Overall, I agree, there are almost no funny conservatives, and moreover, when comedians who were formerly funny shift to the right, they almost always stop being as funny. Case in point: Dennis Miller.

      I wish my comic timing were better. I’ve always felt like I would enjoy doing stand-up if I were good at it, because it’s a good way to communicate with people in a personal and often intimate way, but I can’t come up with funny material on the spot. Or sometimes even if I spend awhile thinking about it.

      • Nobdy says:

        Nobody knows what Norm McDonald’s actual views are, but even if he is conservative he is not rabidly conservative. His comedy doesn’t tend to punch down, for one, and he doesn’t seem to have a problem working with gay people or non-whites.

        But there, of course, talented conservative artists. Unforgiven is a legitimately great movie and Mel Gibson used to be a talented actor. Exceptions will always exist.

        • Yes. Clint Eastwood is another good example.

          I agree that Macdonald’s comedy doesn’t punch down much, and that if he is a conservative, he’s not a rabid one. Then again, I would have issues calling most of today’s Republican Party conservatives, even if it’s what they want to call themselves; conservatism as a philosophy has historically included a rather large scepticism of ideology itself, or of change for its own sake, and these people are rigidly ideological and want to enact sweeping, radical changes. I would call them reactionaries, but even reactionaries typically value social stability. They’re looking increasingly para- or proto-fascist. Or maybe just fascist without any descriptors.

          • paul1970 says:

            I just can’t take late-period Eastwood movies seriously, adding manly sighing about how a man’s just got to do what a man’s gotta do ain’t enough to make it art…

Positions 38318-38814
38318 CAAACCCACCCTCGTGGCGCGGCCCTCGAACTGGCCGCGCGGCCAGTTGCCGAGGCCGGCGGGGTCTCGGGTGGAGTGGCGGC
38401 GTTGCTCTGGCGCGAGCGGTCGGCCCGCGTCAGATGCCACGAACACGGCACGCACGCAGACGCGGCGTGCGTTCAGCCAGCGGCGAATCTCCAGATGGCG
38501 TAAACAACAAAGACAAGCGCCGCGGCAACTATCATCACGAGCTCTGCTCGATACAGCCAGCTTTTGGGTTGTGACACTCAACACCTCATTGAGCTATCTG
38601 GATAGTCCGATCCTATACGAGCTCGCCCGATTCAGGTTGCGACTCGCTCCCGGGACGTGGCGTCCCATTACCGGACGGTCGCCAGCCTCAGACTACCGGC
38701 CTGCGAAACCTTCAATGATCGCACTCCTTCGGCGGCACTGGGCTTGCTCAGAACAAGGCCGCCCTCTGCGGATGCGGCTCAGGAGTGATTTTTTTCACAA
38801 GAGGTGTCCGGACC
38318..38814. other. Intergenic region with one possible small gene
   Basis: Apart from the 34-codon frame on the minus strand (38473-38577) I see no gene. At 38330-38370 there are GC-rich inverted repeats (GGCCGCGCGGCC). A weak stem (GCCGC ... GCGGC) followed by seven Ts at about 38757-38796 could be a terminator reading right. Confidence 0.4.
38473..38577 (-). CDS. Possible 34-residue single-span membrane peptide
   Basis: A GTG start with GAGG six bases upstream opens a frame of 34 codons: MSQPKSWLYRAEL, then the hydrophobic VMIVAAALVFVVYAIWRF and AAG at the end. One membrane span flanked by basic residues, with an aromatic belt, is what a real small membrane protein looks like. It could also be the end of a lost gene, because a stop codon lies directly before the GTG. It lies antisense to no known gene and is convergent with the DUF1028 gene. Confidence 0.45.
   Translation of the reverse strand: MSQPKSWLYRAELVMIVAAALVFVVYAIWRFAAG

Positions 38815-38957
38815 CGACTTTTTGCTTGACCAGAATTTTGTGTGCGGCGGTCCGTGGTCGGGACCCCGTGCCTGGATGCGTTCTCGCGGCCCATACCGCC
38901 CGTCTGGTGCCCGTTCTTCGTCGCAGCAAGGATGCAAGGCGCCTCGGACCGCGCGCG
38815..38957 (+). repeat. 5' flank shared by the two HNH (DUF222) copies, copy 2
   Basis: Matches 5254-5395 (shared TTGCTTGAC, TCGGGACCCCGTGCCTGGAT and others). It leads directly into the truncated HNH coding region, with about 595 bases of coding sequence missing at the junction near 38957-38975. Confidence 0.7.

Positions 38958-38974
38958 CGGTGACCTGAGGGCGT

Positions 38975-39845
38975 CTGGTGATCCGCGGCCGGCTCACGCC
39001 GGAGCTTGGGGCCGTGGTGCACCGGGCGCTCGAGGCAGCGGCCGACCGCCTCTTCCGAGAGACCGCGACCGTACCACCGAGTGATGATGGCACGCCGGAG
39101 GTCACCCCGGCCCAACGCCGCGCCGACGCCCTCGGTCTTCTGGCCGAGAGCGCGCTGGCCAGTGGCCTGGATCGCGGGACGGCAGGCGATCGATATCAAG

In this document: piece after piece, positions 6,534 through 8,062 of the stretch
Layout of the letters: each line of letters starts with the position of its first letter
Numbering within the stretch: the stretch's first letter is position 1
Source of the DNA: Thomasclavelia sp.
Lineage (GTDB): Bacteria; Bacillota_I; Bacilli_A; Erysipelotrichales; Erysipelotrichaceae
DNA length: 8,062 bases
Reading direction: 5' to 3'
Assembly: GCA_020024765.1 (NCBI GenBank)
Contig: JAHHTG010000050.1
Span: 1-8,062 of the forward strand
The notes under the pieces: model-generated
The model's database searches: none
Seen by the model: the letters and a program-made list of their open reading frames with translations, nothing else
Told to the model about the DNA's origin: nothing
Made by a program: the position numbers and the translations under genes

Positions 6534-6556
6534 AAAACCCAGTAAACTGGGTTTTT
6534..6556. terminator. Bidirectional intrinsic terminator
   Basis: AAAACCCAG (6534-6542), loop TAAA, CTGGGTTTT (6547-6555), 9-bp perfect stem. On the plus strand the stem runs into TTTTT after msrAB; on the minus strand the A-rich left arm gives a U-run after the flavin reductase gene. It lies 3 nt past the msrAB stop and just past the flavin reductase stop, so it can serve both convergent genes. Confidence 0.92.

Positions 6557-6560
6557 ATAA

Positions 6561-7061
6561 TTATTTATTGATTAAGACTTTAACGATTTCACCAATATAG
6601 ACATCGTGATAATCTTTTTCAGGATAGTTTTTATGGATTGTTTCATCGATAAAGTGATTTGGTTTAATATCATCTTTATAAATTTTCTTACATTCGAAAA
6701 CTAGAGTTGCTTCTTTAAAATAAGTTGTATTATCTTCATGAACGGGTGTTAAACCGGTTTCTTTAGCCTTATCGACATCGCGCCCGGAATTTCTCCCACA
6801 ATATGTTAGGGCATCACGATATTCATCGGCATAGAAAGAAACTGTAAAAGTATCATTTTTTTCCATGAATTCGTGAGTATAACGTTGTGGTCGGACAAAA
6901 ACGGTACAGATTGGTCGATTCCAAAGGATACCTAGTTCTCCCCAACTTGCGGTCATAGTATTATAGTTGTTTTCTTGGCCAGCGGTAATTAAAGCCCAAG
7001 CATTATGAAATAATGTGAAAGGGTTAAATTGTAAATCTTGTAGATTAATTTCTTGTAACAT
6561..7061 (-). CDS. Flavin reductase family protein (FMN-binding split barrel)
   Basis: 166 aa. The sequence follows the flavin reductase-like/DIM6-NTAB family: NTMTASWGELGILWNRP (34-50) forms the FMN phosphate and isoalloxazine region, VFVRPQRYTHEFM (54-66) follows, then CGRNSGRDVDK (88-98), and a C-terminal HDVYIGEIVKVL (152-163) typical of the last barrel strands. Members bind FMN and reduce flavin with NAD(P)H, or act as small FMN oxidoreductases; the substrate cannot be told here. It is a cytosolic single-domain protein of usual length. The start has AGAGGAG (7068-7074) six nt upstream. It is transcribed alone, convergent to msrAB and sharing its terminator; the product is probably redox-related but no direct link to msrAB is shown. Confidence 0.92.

• Depends on the movie. Some of his later films are too overt with their messaging to be particularly enjoyable, but others, like Sully, are pretty subtle. The message about dumb bureaucrats in the film is less subtle but that came across more to me as an anti-corruption and anti-incompetence message than an innately anti-government message. Of course, having Tom Hanks as your lead will work wonders in any case.

              • sigaba says:

                The message about dumb bureaucrats in the film is less subtle but that came across more to me as an anti-corruption and anti-incompetence message than an innately anti-government message.

                It does not help that this entire subplot was manufactured and the entire NTSB hearing scene comes off like a Soviet gameshow.

                Whenever they’re in the plane, Sully is totally cracking though.

            • Captain Oblivious says:

              I’m not sure Eastwood fits as neatly into the modern conservative label as people think. I think he’s more of a Rockefeller Repubican.

              • He has largely come across to me throughout most of his career that way as well, though lately he does seem to be closer to the standard party line (that may simply be a result of his “old man yells at chair” routine, though). That said, being a Rockefeller Republican makes him more of a conservative to my eyes, since, as I’ve said repeatedly, I do not regard the current Republicans as properly conservative.

                • Tristan says: